Miss Bates’ Christmas romance posts are edging closer to the much-anticipated day, Christmas! She has another three titles queued; her posts may just go to the twelfth day of Christmas 😉 … which is a perfect segue to her latest Christmas-set read, Susan Meier’s The Twelve Dates of Christmas, a romance built on the premise of a “deal” between two lonely, sad people. Ricky Langley, wealthy tech entrepreneur, seeks fake-date girl to convince his friends that he’s getting over the sad thing that happened to him a year and a half ago. He finds Eloise Vaughn at a mutual friends’ Christmas party when he bumps into her and crushes the crackers she’s sneaked into her purse. Why is Eloise stealing crackers? Because she’s poor, working as a temp, disowned by her wealthy parents for marrying beneath them to a motorcycle-riding bad boy. The bad boy died of cancer and left her widowed in New York City: now, all she wants is the independence and security that come with a solid, high-paying job. Eloise agrees to Ricky’s twelve-date deal in exchange for his help and connections to getting her dream job. Their deal is cemented by each one’s private resolution that he/she’s too hurt, too broken, and too cautious to be interested in anything more than an exchange of convenient “services.”
Ricky’s collision with Eloise prefigures the seismic emotional effect their meeting has on two grieving, isolated people. Ricky (a truly awful name for a hero, thought Miss Bates, making him sound like he’s 5 instead of 35) is the harder nut to crack. If Eloise’s story is a sad one, Ricky’s is sadder. If she lost her husband, he lost his 18-month old son, Blake. If Eloise at least loved and cared for her husband, Wayne, Ricky carries the guilt that he never sought custody of Blake from his irresponsible party-girl mother. Whatever mileage Meier got out of Blake and Eloise’s meet-cute is swallowed by their internal monologues of grief, guilt, and shame. What starts as a light-hearted romance novel turns sad and dark as soon as we are told (and there’s a lot of telling to this novel) their back-stories. Meier heaps misery on these two … and even though the melodrama is thick and fast and contrived, it was sufficiently effective that Miss Bates pitied them. BUT she didn’t love them: when a romance elicits pity, but remains contrived, it exhibits only a modicum success. Miss Bates was never NOT aware of what Meier was doing. Her enjoyment of the novel was limited by Ricky and Eloise’s heartache and Meier’s inability to move beyond her premise.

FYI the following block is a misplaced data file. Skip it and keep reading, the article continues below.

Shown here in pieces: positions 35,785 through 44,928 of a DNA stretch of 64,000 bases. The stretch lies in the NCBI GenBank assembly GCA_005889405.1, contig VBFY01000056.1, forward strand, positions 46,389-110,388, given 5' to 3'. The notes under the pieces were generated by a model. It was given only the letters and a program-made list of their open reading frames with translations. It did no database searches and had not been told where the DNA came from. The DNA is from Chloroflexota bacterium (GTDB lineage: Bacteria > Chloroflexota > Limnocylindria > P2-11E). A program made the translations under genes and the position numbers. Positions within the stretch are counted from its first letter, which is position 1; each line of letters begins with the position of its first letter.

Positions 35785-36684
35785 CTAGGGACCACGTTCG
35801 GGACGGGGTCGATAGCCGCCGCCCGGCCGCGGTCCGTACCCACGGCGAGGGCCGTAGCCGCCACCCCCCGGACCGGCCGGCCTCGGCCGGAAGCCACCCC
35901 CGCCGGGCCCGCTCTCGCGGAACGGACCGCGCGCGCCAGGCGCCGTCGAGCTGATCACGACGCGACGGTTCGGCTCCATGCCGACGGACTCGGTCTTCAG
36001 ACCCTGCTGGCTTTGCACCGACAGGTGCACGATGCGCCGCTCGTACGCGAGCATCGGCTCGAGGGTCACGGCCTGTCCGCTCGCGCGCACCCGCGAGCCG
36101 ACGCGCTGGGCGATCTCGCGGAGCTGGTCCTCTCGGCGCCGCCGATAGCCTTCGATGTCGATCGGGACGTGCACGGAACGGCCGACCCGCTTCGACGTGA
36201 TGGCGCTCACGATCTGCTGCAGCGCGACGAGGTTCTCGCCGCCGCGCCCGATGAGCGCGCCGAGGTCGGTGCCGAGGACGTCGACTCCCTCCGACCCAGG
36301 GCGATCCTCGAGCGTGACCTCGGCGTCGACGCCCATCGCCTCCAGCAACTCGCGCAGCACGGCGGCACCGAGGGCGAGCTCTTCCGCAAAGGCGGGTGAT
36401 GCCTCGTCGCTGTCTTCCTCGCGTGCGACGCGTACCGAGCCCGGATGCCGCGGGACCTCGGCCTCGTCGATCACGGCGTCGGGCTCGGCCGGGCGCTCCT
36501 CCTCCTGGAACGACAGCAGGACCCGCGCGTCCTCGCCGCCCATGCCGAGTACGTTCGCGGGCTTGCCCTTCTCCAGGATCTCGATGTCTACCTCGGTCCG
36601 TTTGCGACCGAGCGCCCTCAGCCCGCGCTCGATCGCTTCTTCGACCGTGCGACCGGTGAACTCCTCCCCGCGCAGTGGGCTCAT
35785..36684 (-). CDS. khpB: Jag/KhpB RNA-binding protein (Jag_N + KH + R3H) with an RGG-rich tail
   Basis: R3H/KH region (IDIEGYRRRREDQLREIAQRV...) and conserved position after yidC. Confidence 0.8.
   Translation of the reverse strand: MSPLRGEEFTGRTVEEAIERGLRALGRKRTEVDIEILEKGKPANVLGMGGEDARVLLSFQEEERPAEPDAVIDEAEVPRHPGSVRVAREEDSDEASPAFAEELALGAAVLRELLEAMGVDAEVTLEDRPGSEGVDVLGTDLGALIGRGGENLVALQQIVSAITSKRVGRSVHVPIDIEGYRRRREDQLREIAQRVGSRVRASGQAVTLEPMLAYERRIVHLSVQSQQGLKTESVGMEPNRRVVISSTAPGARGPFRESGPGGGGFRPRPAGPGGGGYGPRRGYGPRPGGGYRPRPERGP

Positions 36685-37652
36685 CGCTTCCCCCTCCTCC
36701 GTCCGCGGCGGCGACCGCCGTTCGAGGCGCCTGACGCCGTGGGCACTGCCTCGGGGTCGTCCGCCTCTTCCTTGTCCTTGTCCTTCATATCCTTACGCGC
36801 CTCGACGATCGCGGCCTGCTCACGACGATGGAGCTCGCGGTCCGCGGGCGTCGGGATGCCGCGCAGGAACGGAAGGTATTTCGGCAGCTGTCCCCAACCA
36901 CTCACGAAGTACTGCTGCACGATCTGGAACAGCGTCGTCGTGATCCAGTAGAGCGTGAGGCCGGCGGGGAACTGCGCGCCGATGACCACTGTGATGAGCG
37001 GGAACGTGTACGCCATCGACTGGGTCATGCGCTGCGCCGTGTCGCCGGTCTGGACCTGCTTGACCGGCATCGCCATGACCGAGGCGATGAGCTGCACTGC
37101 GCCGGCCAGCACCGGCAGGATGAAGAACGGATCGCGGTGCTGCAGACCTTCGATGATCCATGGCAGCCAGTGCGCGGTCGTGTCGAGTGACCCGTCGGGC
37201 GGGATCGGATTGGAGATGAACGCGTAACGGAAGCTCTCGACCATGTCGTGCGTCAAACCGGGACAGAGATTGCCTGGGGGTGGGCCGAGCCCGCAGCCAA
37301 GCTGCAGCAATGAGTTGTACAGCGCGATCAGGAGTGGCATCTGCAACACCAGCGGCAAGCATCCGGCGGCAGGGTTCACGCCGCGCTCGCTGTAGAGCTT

The twelve-date deal leading up to Christmas sees Eloise and Ricky attend parties, drink cocktails, ride the limo, dance, and converse. Eloise, in particular, is more forthcoming about what happened to land her in this situation. Her sadness and yet starvation for affection and friendship are worn squarely on her sleeve. Ricky is an abrupt and grouchy soul, but basically a decent man who thinks he didn’t measure up to his most important job, fatherhood. Once this premise is set up and characters are established, Meier’s Twelve Dates of Christmas suffers from what Miss Bates calls the vacillating romance narrative. The heroine has feelings for the hero, but the contrived nature of their relationship and her past sad experience has her internally alternating between growing feelings for him and cautionary remarks. The same goes for the hero: one step to liking the heroine and two steps back as to how pain-filled and undeserving he is.
Meier’s characters are sympathetic, but their internal vacillating ruminations are tedious after about chapter four. Meier’s problem, as so many gimmicky, or contrived contemporary romances possess, is “where can she go from here?” There should be reasons why these two can’t be together. Those reasons, on the basis of a frivolous premise, have to remain internal conflicts. Moreover, a civilized and honest conversation between Eloise and Ricky might solve their dilemma, but if this occurs, then where can we go beyond about halfway through the novel? Hence, the vacillations of “I like, love, lust him/her … no, no, I’m so unhappy, this would never work, I don’t deserve him/her” … with the result that characters waver and hesitate, as well as contradict themselves.
It seems to Miss Bates that characters shouldn’t be at the mercy of a premise, that a good romance has the premise serve the characters. Then, where would the conflict be? It remains internal, within conflicted, struggling souls. Yet, there were moments when the narrative charmed Miss Bates. When Eloise resolves to help Ricky be happy for the holidays and makes him grumpier, she says, “As Christmas angels went, she was a failure.” Eloise is cute and funny and holds her own against his grumpiness. Ricky too indulges in some good banter and behaves more lovingly than he gives himself credit for. There are scenes of genuine affection that moved Miss Bates. Meier tries to show that her hero and heroine experience growth. Ricky’s change-of-heart on Christmas Day is an absolute delight. Meier is a solid writer, with smooth turns of phrase and great kissing scenes. Despite these strengths to the romance novel, Miss Bates found the hero and heroine’s internal ruminations comprising dithering and ambivalence made for a whole load of “sound and fury.” Susan Meier’s The Twelve Dates of Christmas, Miss Bates says, is “almost pretty,” Northanger Abbey.
Susan Meier’s The Twelve Dates of Christmas, published by Harlequin (Romance), has been available since November 4th in “e” and paper formats at your preferred vendors.
Miss Bates received an e-ARC from Harlequin, via Netgalley.